Town Hill safety discussions continue
Feb. 5, 2013 — A 330-foot steel galvanized barrier wall was installed in 2008 at the Town Hill curve to redirect vehicles back into the line of traffic upon impact. The Lassen County Transportation Commission has resumed discussions for a more permanent solution for out-of-control trucks at the curve. File photo
Discussions are resuming to find a solution to prevent or mitigate the impact when big rigs lose control and crash on the Town Hill curve at the west edge of Susanville.
Caltrans is working on a feasibility study, which looks at various options for improvement of the curve located at the bottom of an almost two-mile long, 6 percent downgrade.
The 90-degree, right-hand curve is marked at 20 miles per hour.
Dale Widner, Caltrans district 2 project engineer, gave a presentation regarding the draft study at a Monday, Jan. 14 meeting of the Lassen County Transportation Commission (LCTC).
No final decisions were made, but the LCTC voiced its priorities and gave input and will continue discussions with Caltrans.
The three “broad” alternatives in the feasibility study were constructing a seven foot, six inch concrete wall where the existing 32 inch metal barrier is currently located and creating a truck escape ramp, which allows trucks to come to a stop without crashing or being damaged.
However, Widner said escape routes only work if drivers use them.
The third alternative would be improving the 25-mile per hour designed curve to a 35-miles per hour curve. However, this alternative would require the removal of eight residences/businesses in the area.
Out of the three options, the tall wall was met with the most approval from the LCTC and City Administrator Jared Hancock. The Town Hill Safety Task Force, formed in 2004 to focus on the safety concerns regarding big rig trucks, had also supported the wall option.
In addition, the LCTC and Hancock added the possibility of installing a truck inspection station at the top of the grade to catch trucks before they come into town and seeing if a project could qualify for state safety funding as part of the priorities.
The next step, if the LCTC and Caltrans agree, will be developing a Project Study Report (PSR), that will need to be done in order to receive funding.
Some of the disadvantages regarding the tall wall, as mentioned in the study, is it may restrict access to Roop Street and it will not stop out-of-control trucks, it will only redirect them further down the road.
Widner also said Caltrans has some hesitancy with the tall wall alternative because the vehicle is still out of control.
However Hancock said, while the tall wall isn’t a great solution because there is still an out-of-control truck being pushed down the road, keeping trucks out of the other lane is really an important issue.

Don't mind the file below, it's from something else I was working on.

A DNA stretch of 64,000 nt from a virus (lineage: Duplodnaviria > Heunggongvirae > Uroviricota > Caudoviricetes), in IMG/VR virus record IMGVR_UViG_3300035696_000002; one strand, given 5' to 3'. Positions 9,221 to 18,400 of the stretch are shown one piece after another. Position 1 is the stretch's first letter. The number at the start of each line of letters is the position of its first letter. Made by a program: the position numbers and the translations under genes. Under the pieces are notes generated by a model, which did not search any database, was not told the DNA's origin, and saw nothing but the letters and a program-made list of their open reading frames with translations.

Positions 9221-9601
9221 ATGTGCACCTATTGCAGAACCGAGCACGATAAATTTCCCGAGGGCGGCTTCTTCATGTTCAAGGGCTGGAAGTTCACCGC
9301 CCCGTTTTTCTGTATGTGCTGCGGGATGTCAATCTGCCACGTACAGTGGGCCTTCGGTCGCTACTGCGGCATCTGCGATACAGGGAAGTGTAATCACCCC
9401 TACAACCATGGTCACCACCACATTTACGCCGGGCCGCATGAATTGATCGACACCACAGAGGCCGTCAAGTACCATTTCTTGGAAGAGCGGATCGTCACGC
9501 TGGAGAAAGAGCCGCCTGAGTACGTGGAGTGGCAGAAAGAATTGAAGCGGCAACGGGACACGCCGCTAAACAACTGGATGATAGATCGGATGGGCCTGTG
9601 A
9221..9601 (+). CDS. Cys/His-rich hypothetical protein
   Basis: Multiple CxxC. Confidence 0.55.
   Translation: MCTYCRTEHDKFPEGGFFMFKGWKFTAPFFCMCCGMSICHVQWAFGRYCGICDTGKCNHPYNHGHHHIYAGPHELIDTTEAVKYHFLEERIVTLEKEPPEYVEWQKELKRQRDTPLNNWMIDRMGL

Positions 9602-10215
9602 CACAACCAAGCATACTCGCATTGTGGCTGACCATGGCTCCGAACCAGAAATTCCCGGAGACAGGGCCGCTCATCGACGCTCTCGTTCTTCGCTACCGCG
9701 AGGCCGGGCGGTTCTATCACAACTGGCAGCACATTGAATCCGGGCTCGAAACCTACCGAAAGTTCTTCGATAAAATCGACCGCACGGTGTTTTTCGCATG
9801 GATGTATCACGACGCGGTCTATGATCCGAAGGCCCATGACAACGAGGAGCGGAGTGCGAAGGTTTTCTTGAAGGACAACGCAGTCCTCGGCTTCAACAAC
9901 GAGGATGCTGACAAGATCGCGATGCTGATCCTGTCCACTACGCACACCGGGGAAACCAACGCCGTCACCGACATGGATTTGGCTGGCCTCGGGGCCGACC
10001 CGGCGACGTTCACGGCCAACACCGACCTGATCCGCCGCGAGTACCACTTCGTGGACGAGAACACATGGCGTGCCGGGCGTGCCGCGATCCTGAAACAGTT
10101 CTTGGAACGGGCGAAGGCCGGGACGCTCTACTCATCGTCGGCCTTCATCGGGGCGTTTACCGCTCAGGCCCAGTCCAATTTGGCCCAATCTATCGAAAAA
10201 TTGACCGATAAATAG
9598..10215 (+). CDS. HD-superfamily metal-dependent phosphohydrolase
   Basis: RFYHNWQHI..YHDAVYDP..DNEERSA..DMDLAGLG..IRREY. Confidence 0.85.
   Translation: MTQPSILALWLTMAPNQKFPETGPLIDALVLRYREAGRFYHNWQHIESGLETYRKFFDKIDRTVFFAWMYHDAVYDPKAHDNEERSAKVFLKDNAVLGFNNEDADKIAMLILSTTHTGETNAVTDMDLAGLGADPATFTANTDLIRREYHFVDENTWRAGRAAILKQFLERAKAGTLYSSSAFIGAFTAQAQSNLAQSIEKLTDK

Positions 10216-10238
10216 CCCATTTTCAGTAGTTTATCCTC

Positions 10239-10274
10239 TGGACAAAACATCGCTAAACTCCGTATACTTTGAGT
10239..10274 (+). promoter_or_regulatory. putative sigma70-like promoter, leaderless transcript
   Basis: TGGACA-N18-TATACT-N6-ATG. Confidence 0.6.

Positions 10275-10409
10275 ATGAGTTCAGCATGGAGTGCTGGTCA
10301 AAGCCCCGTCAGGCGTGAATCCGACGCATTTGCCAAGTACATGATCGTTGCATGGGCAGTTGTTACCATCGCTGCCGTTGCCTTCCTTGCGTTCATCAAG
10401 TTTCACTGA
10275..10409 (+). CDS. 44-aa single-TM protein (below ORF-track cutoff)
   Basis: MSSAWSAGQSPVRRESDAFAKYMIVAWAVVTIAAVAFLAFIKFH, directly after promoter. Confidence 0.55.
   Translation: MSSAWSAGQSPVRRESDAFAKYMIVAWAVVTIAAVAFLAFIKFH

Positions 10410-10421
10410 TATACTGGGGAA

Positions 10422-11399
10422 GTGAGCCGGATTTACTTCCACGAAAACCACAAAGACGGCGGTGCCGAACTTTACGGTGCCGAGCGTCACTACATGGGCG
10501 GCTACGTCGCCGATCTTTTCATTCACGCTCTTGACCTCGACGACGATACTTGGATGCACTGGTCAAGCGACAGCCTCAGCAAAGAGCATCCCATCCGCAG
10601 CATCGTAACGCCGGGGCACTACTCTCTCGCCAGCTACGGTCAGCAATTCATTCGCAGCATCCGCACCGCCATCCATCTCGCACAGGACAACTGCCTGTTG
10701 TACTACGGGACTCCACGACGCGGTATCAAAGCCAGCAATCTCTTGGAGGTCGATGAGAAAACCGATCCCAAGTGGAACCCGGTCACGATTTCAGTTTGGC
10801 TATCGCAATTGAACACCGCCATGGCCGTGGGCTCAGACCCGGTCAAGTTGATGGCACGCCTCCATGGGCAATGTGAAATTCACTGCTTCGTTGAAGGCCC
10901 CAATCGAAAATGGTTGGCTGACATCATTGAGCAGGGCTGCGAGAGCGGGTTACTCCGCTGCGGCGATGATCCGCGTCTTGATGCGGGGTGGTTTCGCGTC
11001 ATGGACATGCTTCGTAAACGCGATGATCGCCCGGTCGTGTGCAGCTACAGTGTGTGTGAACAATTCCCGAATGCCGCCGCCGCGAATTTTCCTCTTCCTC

“Because that’s where we’d be looking more for the potential fatalities,” he said.
The tall wall option would also have the least impact on residents, according to Hancock.
He said there was also concerns as to why the project didn’t qualify for safety funding, as mentioned in the feasibility study, and why there was no mention of a pedestrian impact when a truck is out of control.
Widner said the Town Hill curve will not qualify for safety funding. Yes, he said, it is a problem, but not to the extent of the projects a mile long statewide.
“It hasn’t risen to that level yet,” Widner said.
Safety regarding the Town Hill curve has been a long-time discussion. As a temporary improvement, the metal barrier rail was added at the curve in August 2008 and additional signage and truck speed limits were also added, which LCTC commissioner Jim Chapman said have made a huge difference.
According to the feasibility study, since the barrier wall was constructed, two trucks have hit the rail and both were stopped at the curve.
One truck did roll over onto the north sidewalk and just made contact with the wall of the Uptown Cinemas building while the other did not cross the barrier. No one was injured as a result of these crashes.
Chapman who chaired the Town Hill Task Force said this is a vested thing the city and county needs to work on.
He said, “We were promised … by 2010-2014 that the tall wall project would be implemented, which would mean the PSR would have been done, the funding cycles would have been worked out and the actual groundwork would have been done.”
He said that is why he started bringing up the issue a year ago.
“Why hasn’t there been any progress on it? And it’s only been because of that in the past year this has become an issue,” Chapman said.
The tall wall or any of the other recommendations can only be effective if a truck inspection station can be placed at the top of the grade, according to Chapman.
A truck inspection would create a place where drivers pull over and the California Highway Patrol checks the brakes and ensures the loads are correct.
According to Chapman, the current barrier and the tall wall were only temporary solutions until an inspection station or any other alternative was put into place.
The LCTC’s input will be incorporated into the feasibility study.
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